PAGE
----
Despite the progress they represent, reliability-based methods adopt the premise that dispatchable sources have constant capacity throughout the analysis period. Thermoelectric plants are taken as the dispatchable source base model. That is an unacceptable limitation for systems with a large share of hydroelectric sources. Hydroelectric plants are dispatchable sources with variable maximum power output over time, varying according to the reservoirs’ level and the rainfall regime.
Improving the representation of the contribution from flow resources (hydroelectric, wind, solar, etc.) is vital for the economic value of both renewable sources and para-renewable resources (such as storage or demand control technologies). It is necessary to quantify the level of extractable services from them. Otherwise, the level of investments in those technologies will likely be sub-optimal.
In addition to the usual concern with resource optimization, there is another important reason for energy researchers to develop new ways of representing power contribution from the sources that make up the energy mix. As already noted, this article develops a method that makes it possible to drop the dispatchable generators’ constant capacity hypothesis. This hypothesis is a substantial obstacle for all energy-limited capacity sources, such as hydroelectric, batteries, concentrating solar power (CSP), etc. In practice, constant capacity models are only capable of representing power contributions from conventional sources such as thermoelectric plants.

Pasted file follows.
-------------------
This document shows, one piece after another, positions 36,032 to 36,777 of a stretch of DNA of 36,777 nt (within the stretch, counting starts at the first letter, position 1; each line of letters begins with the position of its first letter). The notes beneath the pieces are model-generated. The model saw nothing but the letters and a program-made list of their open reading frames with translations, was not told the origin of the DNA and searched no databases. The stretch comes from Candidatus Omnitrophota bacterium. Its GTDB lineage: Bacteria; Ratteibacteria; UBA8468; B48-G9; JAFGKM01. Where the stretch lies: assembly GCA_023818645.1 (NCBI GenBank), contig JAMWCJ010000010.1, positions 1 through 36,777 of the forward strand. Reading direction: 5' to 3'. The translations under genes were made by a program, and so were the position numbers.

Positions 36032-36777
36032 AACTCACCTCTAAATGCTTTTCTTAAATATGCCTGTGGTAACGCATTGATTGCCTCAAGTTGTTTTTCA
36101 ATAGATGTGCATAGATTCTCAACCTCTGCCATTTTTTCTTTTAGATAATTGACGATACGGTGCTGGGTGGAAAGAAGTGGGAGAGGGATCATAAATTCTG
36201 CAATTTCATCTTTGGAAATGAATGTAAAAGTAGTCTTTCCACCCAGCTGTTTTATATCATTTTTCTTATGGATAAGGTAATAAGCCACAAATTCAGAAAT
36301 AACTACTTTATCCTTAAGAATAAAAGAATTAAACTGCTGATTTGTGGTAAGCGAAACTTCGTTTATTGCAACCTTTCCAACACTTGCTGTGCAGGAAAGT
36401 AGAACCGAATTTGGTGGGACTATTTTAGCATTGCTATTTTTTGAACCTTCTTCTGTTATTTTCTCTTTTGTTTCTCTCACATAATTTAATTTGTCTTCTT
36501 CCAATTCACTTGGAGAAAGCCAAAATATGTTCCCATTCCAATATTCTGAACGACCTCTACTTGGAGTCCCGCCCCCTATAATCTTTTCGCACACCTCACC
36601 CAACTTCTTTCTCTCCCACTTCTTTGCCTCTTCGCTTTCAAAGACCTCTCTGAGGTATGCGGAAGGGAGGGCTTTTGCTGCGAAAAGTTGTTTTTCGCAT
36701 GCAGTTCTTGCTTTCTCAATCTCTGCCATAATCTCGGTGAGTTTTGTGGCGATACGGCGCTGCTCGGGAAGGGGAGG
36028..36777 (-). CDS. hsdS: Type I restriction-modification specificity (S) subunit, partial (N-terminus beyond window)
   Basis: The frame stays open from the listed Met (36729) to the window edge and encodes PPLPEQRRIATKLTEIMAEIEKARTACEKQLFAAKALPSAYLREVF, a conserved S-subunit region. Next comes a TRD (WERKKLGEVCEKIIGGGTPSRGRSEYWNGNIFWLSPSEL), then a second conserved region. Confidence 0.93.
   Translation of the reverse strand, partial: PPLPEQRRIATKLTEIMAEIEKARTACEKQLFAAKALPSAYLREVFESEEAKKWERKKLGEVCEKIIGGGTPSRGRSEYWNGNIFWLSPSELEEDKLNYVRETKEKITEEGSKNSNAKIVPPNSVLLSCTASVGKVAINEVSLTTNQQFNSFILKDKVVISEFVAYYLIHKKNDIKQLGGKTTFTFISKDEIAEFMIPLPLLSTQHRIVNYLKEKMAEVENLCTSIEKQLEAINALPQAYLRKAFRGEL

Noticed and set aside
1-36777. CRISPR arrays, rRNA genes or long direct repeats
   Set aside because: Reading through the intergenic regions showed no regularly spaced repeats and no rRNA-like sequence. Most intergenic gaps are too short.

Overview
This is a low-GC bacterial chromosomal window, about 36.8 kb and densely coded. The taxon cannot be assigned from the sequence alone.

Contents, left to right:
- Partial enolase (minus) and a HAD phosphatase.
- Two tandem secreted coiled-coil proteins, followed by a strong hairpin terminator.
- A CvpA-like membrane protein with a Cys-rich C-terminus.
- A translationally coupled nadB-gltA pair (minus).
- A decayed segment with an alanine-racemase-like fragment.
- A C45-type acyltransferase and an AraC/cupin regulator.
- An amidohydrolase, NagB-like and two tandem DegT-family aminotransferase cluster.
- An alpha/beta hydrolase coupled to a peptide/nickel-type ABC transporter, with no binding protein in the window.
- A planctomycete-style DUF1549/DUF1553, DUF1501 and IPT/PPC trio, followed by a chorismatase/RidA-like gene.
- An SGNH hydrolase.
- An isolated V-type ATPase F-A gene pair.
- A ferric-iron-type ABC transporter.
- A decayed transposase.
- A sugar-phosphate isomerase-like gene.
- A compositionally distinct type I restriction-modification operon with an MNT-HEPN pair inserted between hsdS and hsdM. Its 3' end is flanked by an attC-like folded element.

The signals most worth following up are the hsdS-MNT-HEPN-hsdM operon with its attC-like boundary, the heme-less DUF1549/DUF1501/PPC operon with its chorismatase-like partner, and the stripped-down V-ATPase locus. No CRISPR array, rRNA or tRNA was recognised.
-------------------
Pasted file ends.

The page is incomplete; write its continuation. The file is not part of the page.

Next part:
Significant technological advancements have taken place in energy storage [12], demand control [13], CSP [14], and even intermittent energy as possible sources of flexibility [15,16]. However, the models used for the planning and operation of power systems continue to a large extent using premises that, although representing well enough conventional thermoelectric technologies, do not facilitate the insertion of emerging technologies to perform the energy transition to renewable sources. This article provides a contribution towards overcoming this gap by developing a method that makes it possible to calculate the capacity value of renewable sources while recognizing and incorporating the variability of dispatchable plants’ capacity. The developed method was applied to calculate solar and wind capacity value in Brazil as an exercise. As further developments, it is possible to extend the approach here proposed to other energy-limited resources capable of providing power, such as batteries and CSP.